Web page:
Iowa’s Caitlin Clark becomes NCAA Division-I all-time leading scorer for men’s and women’s basketball

Eric Levenson, CNN | 3/3/2024, 3:12 p.m.
Iowa Hawkeyes superstar guard Caitlin Clark became the NCAA’s Division-I all-time leading scorer in basketball – male or female – …
Caitlin Clark **This image is for use with this specific article only** Iowa's Caitlin Clark celebrated after breaking Pete Maravich's all-time NCAA scoring record on Sunday. Matthew Holst/Getty Images via CNN Newsource 03 Mar 24

Iowa Hawkeyes superstar guard Caitlin Clark became the NCAA’s Division-I all-time leading scorer in basketball – male or female – in a win over the Ohio State Buckeyes on Sunday, passing Hall of Famer “Pistol” Pete Maravich.

Clark entered the game needing 18 points to pass Maravich for the all-time mark of 3,667 points. She set the record with a pair of free throws in the final second of the first half. In a short halftime interview, she said the record wasn’t on her mind at the time.

“Not really, but then when they announce it and everybody screams, that’s when I knew,” she said.

Clark finished the game with 35 points, 9 assists and 6 rebounds as No. 6 Iowa beat No. 2 Ohio State 93-83, giving her a career total of 3,685 points.

After the game, she said she was still “soaking it all in.”

“I’m just very thankful for all these people that are going to stick around and support us and have supported us over the course of my four years,” she said. “It probably won’t hit me until a little bit later but just gonna enjoy it with my family and my teammates and just really thankful to be in this place.”

Known for her sharpshooting ability from deep and crafty playmaking, the 22-year-old senior has become one of the biggest names ever in college sports and recently set the all-time scoring mark in NCAA women’s basketball. Her first-half performance against Ohio State on Sunday was representative of her skillset, as she took 15 shots, including 10 from deep, while adding six assists as defenders rushed to stop her.

Clark exploded onto the public consciousness last year with her unbelievable play throughout March Madness as she led Iowa to the national championship game, the first title game appearance in school history. There, Iowa fell to the LSU Tigers in a game marked by a notable spat between Clark and LSU forward Angel Reese.

Since then, Clark has developed into the dominant force in all of college basketball. Meanwhile, her popularity away from the court knows no bounds.

Clark’s University of Iowa jerseys and shirts are online retailer Fanatics’ top-selling college athlete edition since it began selling collegiate athletic apparel in 2022, the website told CNN. She’s also inked deals with Gatorade, Nike and State Farm, among others.

Her record-breaking performance Sunday earned praise from LeBron James, who holds the NBA’s scoring record. CNN Sports Analyst Christine Brennan said Clark’s feat represents a milestone moment in the history of women’s sports and has changed the way people view basketball.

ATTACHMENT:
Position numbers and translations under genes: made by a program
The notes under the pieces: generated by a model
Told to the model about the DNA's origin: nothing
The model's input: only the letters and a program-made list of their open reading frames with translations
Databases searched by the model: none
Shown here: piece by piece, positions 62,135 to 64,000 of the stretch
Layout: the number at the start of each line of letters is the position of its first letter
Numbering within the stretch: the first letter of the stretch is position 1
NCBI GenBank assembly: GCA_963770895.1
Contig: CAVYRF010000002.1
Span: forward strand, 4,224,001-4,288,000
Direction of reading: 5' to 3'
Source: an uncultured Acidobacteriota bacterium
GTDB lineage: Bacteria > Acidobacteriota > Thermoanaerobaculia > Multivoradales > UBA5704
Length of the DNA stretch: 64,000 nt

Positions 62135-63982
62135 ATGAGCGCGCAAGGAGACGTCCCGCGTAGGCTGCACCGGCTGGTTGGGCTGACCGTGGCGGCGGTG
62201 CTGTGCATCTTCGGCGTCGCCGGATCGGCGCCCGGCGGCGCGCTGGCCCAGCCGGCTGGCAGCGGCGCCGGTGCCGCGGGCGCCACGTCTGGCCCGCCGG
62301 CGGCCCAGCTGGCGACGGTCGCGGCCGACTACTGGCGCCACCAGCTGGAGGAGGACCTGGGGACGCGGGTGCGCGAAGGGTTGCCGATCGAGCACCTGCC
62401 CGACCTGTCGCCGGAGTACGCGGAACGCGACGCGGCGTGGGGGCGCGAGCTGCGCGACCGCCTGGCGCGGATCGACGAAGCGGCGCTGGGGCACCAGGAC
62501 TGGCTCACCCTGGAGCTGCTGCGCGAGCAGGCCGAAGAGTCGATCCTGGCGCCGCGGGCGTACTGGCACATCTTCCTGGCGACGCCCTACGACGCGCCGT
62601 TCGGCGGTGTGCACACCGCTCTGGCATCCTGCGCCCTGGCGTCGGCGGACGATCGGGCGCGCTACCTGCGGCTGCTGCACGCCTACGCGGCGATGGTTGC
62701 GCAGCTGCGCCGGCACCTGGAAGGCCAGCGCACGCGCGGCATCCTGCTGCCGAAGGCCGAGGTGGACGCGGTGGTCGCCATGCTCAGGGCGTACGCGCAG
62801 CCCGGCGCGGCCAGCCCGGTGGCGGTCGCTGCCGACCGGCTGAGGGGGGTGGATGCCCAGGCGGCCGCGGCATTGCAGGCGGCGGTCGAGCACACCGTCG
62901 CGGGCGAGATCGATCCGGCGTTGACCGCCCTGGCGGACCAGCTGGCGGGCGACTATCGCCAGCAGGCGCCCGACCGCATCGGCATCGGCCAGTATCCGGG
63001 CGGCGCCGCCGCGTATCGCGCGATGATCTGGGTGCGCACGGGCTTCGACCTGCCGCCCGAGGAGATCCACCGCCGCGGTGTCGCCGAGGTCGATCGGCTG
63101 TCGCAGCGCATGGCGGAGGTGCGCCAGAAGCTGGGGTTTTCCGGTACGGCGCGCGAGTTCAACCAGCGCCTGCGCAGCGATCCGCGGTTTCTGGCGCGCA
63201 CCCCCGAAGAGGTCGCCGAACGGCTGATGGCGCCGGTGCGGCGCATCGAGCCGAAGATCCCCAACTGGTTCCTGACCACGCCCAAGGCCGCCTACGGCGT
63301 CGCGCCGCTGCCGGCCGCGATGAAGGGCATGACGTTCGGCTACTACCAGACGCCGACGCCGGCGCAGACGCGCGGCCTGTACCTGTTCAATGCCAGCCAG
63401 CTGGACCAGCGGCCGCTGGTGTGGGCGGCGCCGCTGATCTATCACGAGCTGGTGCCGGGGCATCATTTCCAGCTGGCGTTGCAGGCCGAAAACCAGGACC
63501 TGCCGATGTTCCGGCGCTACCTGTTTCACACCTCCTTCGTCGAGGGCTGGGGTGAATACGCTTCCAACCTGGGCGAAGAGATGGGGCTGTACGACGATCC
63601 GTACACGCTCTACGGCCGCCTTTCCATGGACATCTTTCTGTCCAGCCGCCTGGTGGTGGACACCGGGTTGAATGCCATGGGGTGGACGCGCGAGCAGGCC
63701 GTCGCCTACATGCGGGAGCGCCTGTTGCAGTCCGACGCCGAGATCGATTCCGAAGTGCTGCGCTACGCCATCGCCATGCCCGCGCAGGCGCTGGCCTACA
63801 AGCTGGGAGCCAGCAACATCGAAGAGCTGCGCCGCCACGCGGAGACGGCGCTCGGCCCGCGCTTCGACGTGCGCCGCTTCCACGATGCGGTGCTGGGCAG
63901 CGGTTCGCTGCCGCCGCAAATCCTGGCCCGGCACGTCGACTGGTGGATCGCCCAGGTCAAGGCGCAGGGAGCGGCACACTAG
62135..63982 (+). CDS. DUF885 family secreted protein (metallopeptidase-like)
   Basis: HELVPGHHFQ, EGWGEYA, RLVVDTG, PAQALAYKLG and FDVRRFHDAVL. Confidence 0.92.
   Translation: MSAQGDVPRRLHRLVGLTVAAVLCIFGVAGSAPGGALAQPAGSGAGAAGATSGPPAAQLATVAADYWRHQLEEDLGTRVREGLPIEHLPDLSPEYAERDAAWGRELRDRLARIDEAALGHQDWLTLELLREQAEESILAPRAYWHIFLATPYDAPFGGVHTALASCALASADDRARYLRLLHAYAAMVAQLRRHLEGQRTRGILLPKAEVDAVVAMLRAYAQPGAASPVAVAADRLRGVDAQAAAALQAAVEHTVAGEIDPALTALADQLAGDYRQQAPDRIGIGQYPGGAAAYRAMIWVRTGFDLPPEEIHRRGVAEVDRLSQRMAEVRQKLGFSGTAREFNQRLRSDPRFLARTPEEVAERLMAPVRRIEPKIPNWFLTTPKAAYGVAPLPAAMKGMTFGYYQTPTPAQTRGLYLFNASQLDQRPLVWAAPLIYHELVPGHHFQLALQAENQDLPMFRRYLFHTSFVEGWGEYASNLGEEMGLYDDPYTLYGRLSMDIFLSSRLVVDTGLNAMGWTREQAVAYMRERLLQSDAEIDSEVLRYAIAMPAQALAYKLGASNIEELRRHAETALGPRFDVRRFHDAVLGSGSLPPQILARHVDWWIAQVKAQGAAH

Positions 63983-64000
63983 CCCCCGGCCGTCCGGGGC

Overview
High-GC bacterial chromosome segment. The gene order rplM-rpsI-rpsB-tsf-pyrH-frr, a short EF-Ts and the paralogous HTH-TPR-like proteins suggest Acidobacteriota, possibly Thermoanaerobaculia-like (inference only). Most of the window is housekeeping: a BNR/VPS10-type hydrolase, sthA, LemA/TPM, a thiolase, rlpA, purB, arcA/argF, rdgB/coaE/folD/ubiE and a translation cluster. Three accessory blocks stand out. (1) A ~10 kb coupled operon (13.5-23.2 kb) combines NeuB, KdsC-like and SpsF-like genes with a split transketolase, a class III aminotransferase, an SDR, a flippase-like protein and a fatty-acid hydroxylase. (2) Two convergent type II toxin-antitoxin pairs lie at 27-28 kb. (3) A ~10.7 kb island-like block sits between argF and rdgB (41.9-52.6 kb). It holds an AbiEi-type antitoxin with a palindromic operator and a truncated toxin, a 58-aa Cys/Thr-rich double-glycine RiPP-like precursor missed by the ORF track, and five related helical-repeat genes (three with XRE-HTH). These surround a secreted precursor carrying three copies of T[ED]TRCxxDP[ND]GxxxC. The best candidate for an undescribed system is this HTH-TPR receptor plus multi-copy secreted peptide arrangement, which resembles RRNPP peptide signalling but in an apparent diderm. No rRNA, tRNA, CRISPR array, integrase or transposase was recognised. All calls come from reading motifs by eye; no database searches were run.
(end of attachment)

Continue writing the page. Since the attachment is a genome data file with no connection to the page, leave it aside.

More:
“I think Caitlin is having a lot of us look at this sport that is such an American institution in a different way,” she said.

The NCAA Division-I basketball scoring record of 3,667 career points was set in 1970 by “Pistol Pete” Maravich, the Hall of Famer known for his creative playmaking, outside shooting and moptop hair. At LSU, Maravich scored over 44 points on 38 attempts per game over three seasons at a time when there was no three-point line, no shot clock and freshman were not allowed to play. He died in 1988 at the age of 40.

His son, Jaeson Maravich, told Yahoo Sports last week the records are an “apples-to-oranges comparison” but added, “I think my dad would have been a big fan of hers.”

Last month, Clark became the all-time leading scorer in NCAA women’s basketball, surpassing the University of Washington’s Kelsey Plum, and became the all-time leading scorer in major women’s college basketball history, surpassing Lynette Woodard, who played for Kansas under the predecessor to the NCAA.

Supernova talent

A native of Des Moines, Iowa, Clark’s commitment to her home state university in 2020 has proven a masterstroke for herself, the Hawkeyes and women’s basketball in general.

Clark was handed the reins to the Iowa offense almost immediately, averaging almost 27 points as a freshman. In her third season with the team, Iowa reached its first NCAA women’s basketball national championship game, with Clark continuing her prolific scoring while adding over 7 rebounds and 8.6 assists per game.

One of the most impressive things about Clark’s career has been her yearly progression. This season, she is averaging just over 32 points – by far the most in her career – with a solid shooting percentage (46.9%), including almost 40% from three-point range.

And, as she continued to develop, the attention on her game has only increased.

“I started in a year where it was Covid, and you’re playing in front of just your family and cardboard cutouts,” she told TNT Sports in October 2023. “And now to be in my senior year, playing in front of 15,000 people, it’s special, it’s historic.

“It’s not anything that’s really been done in women’s basketball before,” she said.

Like Steph Curry in the NBA and Sabrina Ionescu in the WNBA, Clark’s ability to hit defense-breaking three-pointers from way downtown has made her an elite talent as well as a social media darling.

Clark said last week she will enter the WNBA Draft at the end of this season, eschewing a final year of eligibility. She will likely play for the Indiana Fever after the team won the lottery for the No. 1 overall pick.